Remembering Those Who Never Forget: Keeping Contact With Cold Case Survivors.

Author:Patrick, Wendy L.

CNN reported in February 2019 that over one year after the arrest of the Golden State Killer, victims and family members of victims shared a collective "wave of relief" that Joseph James DeAngelo, the then 72-year-old former law enforcement officer believed to be linked to 12 killings and at least 50 rapes in California, was finally apprehended. Having matched his DNA to the horrific crime spree in the 1970s and 1980s, NPR reported that DeAngelo was arrested without incident at his Citrus Heights home.

But not all victims and survivors of the slain are lucky enough to see an arrest of the perpetrator--no matter how long they wait.

The men and women who swear to protect and serve know that fighting crime involves both seeking justice for the slain, and caring for the survivors. This is particularly true in cases where there is no suspect... at least not yet.

Although there is no such thing as a victimless crime, and all crime impacts victims, their families, and the community at large, unsolved crime is in a category of its own. Cold cases present unique challenges for investigators, prosecutors, and survivors. This is particularly true for surviving family members of homicide victims, who suffer through birthdays, holidays, and the anniversary of the death of their loved one--every year.

Unlike Hollywood crime dramas, where a murder is solved and the perpetrator brought to justice in less than one hour, in the real world, the wheels of justice turn much more slowly. With scant suspect information and a lack of forensic evidence, they appear to grind to a halt--at least in the minds of those left behind.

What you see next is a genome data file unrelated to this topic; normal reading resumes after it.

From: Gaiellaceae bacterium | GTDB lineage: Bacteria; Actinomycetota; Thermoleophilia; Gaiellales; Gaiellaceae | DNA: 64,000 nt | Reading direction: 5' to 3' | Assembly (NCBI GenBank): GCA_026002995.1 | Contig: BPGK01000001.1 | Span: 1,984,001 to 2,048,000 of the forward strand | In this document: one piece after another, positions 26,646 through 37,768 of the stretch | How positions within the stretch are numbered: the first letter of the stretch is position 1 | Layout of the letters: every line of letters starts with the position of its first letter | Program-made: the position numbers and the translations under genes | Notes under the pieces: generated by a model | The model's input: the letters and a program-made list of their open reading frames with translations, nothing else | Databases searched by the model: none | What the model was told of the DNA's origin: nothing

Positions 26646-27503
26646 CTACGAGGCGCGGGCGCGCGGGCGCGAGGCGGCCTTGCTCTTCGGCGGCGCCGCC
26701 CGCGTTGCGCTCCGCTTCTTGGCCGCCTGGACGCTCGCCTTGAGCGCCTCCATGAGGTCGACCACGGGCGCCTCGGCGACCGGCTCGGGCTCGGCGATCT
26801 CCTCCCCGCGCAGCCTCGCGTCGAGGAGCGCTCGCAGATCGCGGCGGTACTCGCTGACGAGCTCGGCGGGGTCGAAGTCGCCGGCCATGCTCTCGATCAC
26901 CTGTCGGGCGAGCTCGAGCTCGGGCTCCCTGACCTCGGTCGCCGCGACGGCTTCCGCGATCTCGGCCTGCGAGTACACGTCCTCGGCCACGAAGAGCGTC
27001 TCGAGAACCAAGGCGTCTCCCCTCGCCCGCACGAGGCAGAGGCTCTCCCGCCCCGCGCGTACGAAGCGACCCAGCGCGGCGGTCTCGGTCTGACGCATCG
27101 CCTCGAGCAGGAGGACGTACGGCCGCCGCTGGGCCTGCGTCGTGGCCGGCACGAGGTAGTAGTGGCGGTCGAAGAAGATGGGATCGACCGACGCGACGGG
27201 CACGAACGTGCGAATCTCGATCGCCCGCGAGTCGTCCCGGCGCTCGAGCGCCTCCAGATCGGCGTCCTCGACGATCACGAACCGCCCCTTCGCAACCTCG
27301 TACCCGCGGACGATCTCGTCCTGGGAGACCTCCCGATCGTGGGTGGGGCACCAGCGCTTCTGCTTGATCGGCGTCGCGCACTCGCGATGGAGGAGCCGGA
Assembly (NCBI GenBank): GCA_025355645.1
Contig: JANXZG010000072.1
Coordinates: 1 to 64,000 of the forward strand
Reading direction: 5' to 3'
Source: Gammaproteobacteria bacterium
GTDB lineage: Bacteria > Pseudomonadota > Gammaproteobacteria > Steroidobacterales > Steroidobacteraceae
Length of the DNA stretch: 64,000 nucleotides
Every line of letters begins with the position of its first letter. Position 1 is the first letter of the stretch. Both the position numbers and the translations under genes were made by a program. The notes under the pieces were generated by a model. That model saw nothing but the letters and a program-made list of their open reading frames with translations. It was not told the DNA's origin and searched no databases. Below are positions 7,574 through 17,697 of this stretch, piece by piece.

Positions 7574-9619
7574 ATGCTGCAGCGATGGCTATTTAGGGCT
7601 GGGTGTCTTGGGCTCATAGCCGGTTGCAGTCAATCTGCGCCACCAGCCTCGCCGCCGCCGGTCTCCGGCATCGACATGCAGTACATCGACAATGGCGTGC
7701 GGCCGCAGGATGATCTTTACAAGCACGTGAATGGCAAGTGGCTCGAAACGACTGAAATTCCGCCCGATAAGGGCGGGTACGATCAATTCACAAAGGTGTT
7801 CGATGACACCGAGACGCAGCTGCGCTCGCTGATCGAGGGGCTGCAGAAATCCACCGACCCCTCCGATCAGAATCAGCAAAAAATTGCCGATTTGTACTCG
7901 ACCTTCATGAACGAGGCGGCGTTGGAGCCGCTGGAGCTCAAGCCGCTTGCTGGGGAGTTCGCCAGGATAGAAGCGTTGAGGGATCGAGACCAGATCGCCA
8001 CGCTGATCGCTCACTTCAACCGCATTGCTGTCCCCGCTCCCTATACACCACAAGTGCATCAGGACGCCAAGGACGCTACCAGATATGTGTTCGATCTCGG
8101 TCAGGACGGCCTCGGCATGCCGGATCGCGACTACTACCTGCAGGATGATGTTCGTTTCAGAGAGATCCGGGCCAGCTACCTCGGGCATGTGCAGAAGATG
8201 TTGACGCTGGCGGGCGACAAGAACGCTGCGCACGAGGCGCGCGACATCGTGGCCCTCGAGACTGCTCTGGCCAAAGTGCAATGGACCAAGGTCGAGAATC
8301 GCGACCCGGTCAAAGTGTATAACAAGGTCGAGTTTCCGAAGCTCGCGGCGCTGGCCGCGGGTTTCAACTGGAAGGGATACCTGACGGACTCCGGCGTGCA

This of course is never true in reality. Consider the fact that in 2011, the Los Angeles Times in a piece entitled "DNA testing sheds new light on Original Night Stalker case," opened with the caveat: "Whether the serial killer known as the Original Night Stalker is still alive, nobody knows." Yet investigators and prosecutors continued to work diligently behind the scenes, pursuing every lead. In the case of the Golden State Killer, it paid off.

During the waiting game, however, for surviving family members of the victims in such cases, research shows that the frequency and quality of communication by law enforcement can prevent survivors from feeling like justice delayed is justice denied.


Law enforcement and prosecutors pursue cold cases with patience and persistence. The challenge is to express this reality...

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